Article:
COMBATING a 10-year spike in suicide deaths will require a community-led response, Riverina mental health advocates have said.
It comes after the Murrumbidgee was one of four at-risk NSW regions selected for an aggressive suicide prevention program in August.
Latest figures from the Australian Bureau of Statistics show suicide deaths is at a 10 year high, with loss of life from intentional self-harm three times more likely to occur in men than women.
Wantabadgery farmer Chris Wilson suffered from often debilitating depression for close to 15 years, stemming from unresolved grief after his younger brother died in a farm machinery accident. The founder of Riverina Bluebell came dangerously close to taking his own life before his sister intervened and he sought help.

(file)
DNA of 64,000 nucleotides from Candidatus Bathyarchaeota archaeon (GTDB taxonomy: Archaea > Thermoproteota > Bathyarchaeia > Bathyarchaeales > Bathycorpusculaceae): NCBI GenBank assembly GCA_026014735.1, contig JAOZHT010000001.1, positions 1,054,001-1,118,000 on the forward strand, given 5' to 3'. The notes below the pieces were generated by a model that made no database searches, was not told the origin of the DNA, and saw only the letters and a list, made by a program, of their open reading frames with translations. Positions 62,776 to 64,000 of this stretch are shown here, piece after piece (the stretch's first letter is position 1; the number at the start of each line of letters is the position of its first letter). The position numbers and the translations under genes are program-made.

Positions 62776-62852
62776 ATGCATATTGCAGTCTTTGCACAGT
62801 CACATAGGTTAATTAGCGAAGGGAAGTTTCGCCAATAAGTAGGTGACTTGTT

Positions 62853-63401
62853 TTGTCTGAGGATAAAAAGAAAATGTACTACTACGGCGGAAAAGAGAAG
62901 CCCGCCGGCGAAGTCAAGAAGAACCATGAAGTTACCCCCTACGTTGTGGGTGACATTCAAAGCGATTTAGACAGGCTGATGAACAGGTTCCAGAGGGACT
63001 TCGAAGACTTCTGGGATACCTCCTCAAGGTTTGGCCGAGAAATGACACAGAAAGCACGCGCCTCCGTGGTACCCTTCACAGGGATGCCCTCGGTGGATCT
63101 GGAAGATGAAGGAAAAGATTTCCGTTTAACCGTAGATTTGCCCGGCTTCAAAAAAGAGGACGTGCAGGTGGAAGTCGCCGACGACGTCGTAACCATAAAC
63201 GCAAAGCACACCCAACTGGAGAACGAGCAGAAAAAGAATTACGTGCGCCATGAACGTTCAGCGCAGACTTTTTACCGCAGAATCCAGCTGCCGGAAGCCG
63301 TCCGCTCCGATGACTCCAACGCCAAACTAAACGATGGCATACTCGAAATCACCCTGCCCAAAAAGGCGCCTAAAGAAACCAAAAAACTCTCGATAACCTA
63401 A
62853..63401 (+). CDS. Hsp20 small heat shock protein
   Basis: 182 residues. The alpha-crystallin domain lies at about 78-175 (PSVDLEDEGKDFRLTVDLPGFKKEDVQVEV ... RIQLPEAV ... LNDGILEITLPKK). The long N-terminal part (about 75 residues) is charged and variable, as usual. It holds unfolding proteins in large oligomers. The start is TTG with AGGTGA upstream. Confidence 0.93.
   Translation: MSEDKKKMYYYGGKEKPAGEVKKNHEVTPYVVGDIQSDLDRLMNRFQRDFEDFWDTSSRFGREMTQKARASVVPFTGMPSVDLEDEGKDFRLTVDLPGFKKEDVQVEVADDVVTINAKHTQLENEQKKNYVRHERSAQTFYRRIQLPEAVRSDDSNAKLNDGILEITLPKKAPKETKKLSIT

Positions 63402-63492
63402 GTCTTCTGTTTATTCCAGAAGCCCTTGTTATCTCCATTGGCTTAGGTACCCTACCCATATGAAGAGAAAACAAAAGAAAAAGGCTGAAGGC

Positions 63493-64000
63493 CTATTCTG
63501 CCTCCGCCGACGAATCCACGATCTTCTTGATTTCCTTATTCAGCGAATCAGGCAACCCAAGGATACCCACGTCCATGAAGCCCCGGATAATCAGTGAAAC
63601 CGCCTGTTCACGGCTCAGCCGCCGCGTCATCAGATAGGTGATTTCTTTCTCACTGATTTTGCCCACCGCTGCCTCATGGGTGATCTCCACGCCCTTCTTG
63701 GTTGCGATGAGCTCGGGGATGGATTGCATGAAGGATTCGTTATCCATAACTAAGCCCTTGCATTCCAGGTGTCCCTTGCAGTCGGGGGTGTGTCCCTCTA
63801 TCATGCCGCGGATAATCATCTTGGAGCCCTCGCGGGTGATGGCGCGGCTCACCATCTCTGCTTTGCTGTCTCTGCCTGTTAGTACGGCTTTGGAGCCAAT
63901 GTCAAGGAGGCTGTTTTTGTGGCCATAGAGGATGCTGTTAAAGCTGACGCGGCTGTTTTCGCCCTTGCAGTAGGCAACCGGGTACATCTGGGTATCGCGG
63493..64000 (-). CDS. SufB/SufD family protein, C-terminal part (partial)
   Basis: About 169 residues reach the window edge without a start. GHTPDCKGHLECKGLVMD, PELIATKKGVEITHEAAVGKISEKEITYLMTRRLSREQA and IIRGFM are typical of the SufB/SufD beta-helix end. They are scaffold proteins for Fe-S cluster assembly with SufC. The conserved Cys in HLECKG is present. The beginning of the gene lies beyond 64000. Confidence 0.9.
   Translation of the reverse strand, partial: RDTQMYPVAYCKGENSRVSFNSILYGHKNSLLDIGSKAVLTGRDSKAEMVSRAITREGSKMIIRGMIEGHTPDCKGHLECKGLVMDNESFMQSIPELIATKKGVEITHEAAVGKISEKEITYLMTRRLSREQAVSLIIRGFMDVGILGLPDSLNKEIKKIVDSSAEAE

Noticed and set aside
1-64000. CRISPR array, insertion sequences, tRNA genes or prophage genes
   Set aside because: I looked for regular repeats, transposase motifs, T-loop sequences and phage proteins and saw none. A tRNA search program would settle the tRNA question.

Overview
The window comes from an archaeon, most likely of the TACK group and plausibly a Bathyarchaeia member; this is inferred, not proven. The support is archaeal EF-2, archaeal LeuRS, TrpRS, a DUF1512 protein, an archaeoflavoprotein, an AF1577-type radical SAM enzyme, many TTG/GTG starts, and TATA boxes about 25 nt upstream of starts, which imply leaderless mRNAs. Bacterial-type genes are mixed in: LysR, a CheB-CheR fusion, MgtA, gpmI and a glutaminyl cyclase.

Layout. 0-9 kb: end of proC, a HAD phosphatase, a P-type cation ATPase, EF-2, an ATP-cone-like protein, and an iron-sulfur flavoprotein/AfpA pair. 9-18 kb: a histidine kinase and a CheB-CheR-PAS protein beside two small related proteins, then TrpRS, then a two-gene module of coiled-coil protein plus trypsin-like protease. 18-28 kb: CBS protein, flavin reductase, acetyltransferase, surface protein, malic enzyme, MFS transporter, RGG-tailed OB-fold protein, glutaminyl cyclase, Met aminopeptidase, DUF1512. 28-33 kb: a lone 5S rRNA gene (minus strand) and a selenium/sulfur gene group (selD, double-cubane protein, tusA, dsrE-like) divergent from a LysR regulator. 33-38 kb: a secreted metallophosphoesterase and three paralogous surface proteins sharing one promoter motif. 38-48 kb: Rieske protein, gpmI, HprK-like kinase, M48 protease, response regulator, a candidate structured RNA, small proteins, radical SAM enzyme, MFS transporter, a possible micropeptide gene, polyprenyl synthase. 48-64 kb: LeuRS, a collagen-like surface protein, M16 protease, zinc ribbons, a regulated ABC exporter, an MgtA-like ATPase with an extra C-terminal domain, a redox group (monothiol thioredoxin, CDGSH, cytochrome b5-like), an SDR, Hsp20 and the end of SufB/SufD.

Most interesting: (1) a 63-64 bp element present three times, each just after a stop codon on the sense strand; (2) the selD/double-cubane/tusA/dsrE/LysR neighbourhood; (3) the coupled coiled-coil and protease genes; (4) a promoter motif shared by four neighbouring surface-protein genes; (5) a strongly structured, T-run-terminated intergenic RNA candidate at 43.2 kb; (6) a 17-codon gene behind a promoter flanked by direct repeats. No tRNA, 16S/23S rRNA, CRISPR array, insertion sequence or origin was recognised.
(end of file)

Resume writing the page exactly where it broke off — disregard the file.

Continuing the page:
“A big part of our conversation now is to let the rest of the community know that mental illness is not contagious, and that asking someone ‘are you ok?’ is really important,” Mr Wilson said.
“You won’t catch anything if you ask someone ‘are you ok?’ but you might just catch a life.”
Griffith Suicide Prevention and Support Group’s Val Woodland said there was also evidence that rates of suicide in country areas had increased tenfold over the past 40 years.
“Anxiety and stress tend to be a huge factors these days, the pressures of life are a lot more intense,” she said. “People sometimes can’t see a way forward.”
Schizophrenia Fellowship regional manager Michele Safferty said communities should look to provide the same show of support that they would give if the person died.
“I went to a funeral last year for the suicide of a young person, it was quite extraordinary the number of people who attended the funeral,” she said.
“There’s two messages in that - people who are feeling suicidal should reach out for support …. and for people in the community to show as much support as they would in attending a funeral.”
Suicide Prevention and Support Group 1300 133 911
Lifeline 13 11 14
AccessLine 1800 800 944